In 1 Kings 15 we are given a brief account of the life of Asa, about fifteen verses (15.9-24). The first six verses are devoted to his reforms. There are a few key points highlighted here: 1) He did what was right in the eyes of the Lord. 2) He exiled the male cult prostitutes. 3) He removed the idols his fathers had made. 4) He removed the Queen Mother Maacah, because she had made an image of Asherah, and he cut down the image.
It is against the backdrop of Maacah being removed that we see the phrase “but the high places were not taken away.” There seems to be a connection between these two thoughts through the use of the word “but.” So we see “he removed Maacah… but the high places were not removed.”
Looking at 2 Chronicles though, we see that much more time is devoted to telling the story of Asa’s life, three whole chapters in fact (14-16). The author here is much more precise in his language, though, and that is the key factor in solving this supposed contradiction. There are several important details we need to pay attention to in the account of Asa’s early reforms in vs. 1-8. Some of the key highlights given to us here are: 1) Asa did what was right in the eyes of the lord. 2) He took away the foreign altars and the high places and commanded Judah to seek the Lord. 3) He took out of all the cities of Judah the high places and incense altars. 4) The kingdom had rest under him. 5) Due to the lack of war in his days, He built fortified cities in Judah. 5) He built up an army with 300,000 men from Judah, and 280,000 men from Benjamin.
It is pretty remarkable the amount of similarities and differences we see in Chronicles as compared to parallel account in Kings. But there are two very important details for our current discussion. The first, that the author of Chronicles specifies that these early reforms all took place in Judah. The author of Kings did not specify where the events occurred. The second point, is that there is no mention of the queen mother Maacah. The reason for that is that this particular event actually occurred later in Asa’s life.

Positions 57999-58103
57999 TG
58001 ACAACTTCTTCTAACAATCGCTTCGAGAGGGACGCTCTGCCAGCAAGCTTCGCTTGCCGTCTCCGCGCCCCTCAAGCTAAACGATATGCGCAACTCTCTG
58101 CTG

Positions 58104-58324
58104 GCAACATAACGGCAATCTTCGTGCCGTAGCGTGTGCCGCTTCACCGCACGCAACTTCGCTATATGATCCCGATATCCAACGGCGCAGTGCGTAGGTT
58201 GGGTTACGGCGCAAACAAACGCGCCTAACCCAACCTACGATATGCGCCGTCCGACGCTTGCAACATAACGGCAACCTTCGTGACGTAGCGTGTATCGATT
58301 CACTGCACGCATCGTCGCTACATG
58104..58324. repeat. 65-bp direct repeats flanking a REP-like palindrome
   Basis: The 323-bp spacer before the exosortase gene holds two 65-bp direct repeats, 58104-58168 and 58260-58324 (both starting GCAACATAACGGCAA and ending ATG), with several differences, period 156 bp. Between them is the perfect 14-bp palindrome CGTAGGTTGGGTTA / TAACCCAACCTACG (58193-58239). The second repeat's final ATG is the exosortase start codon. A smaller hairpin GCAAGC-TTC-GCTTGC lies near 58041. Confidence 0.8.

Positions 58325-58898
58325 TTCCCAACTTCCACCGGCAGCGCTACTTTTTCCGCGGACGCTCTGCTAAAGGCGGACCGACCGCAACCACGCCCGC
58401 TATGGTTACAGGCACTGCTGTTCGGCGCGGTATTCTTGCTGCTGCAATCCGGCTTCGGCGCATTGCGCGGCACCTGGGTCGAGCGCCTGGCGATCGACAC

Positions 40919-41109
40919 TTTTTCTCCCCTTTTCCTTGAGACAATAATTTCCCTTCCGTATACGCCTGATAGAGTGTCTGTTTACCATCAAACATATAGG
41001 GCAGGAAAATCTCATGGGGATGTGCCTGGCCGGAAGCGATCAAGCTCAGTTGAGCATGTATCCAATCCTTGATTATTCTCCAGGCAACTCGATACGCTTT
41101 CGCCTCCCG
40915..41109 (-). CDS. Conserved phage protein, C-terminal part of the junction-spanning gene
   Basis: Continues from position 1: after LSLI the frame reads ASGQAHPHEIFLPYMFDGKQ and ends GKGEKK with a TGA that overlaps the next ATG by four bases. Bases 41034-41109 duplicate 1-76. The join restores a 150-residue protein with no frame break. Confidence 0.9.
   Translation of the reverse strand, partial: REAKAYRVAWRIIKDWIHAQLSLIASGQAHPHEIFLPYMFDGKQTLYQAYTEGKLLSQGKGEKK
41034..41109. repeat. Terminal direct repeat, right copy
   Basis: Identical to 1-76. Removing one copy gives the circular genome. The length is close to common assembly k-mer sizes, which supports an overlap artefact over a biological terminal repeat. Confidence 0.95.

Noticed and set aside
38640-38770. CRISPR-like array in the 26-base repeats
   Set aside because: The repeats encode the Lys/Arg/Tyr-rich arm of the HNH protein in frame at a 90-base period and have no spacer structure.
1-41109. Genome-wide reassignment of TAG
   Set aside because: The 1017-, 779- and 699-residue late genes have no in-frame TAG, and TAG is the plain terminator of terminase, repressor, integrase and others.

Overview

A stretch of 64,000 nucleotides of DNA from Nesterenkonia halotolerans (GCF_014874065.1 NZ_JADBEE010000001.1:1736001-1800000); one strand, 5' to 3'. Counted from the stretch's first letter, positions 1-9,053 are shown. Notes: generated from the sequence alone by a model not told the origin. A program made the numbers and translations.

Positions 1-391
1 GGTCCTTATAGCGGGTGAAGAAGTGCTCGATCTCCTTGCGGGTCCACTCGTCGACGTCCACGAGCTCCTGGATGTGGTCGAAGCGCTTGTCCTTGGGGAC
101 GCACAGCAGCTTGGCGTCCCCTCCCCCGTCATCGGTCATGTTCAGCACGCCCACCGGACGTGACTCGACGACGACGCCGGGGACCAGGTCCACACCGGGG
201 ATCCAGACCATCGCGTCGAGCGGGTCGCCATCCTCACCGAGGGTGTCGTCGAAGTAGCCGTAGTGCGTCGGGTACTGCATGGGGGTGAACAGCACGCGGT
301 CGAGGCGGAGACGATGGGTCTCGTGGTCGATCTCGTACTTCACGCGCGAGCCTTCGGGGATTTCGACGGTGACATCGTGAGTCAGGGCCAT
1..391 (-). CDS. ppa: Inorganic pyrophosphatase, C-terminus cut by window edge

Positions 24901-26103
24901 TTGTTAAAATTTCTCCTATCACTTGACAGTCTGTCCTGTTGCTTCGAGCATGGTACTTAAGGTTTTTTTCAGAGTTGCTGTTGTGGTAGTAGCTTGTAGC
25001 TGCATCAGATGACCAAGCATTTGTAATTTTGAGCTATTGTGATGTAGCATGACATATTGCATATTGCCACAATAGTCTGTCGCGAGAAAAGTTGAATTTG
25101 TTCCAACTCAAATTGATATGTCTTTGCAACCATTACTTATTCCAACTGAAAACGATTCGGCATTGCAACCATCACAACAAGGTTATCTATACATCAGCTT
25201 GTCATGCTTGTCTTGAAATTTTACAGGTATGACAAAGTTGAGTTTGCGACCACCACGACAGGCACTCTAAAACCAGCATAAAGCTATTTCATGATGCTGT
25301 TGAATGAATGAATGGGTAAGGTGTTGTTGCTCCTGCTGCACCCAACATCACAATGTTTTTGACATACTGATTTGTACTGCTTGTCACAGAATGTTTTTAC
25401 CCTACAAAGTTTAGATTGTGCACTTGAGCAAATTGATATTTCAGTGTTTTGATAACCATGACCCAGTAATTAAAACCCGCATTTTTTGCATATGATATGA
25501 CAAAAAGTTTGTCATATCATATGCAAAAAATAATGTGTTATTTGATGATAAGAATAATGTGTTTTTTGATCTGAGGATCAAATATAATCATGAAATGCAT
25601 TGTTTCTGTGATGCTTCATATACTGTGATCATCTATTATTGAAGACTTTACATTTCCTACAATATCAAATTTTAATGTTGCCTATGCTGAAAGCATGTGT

Fifteen years after Asa became king, there was another revival event that spurred Asa and the people to reform the spiritual conditions of the kingdom (15.10-13). On the tail of this event we see Queen Maacah appear (15.16). The telling of this account here is almost identical to the one in 2 Kings, except for one important detail that was added. “Even Maacah… King Asa removed from being Queen Mother… But the high places were not taken out of Israel” (vs. 16, 17). The key distinction here is that the author of Chronicles tells us that it was the high places in Israel that were not taken down. We also see the similar use of the word “but” connecting the lack of removal of the high places with the downfall of Maacah.
So now we have all the pieces needed to make sense of our difficulty here. Now we ask ourselves, how do these strands of evidence fit together?
To put it simply, both passages are correct, when their context is properly understood. The Kings passage, with its political view point, looks at the history of both kingdoms as two parts of one continuing story. So even though Asa instituted reforms in Judah, it is also true that the high places in general were not taken down.
Chronicles, written from the viewpoint of a priest, desired to draw a distinction between the two kingdoms. Judah was the faithful kingdom, while Israel had forsaken their God and His prescribed system of temple worship. So when viewed through this lens, Asa did in fact eliminate the high places and pagan worship in Judah. But Israel maintained their idolatry. What’s more, Asa was not king over Israel, so what authority did he have to institute a religious reformation in a kingdom that was not his own?
So now we see that this supposed contradiction is in fact, not a contradiction. What can we take away from this study? For one, context is extremely important. This is true regardless of whether one is looking at a supposed contradiction, or doing an exegetical study, teaching a Sunday school class, or even a personal quiet time. Context is one of the most important elements of Bible study to posses in order to properly understand Scripture. Secondly, it is also a good idea to a chronological read through of the Bible, since, as I said earlier, it helps to bring out more subtle nuances in the text that may not otherwise have come out.
 I’m using the ESV Chronological Plan. The Official ESV Bible App on iOS has many different reading plans. I find this makes it easier to follow through with the plan. The app makes the daily readings into a checklist and lets you know your progress in percentage points.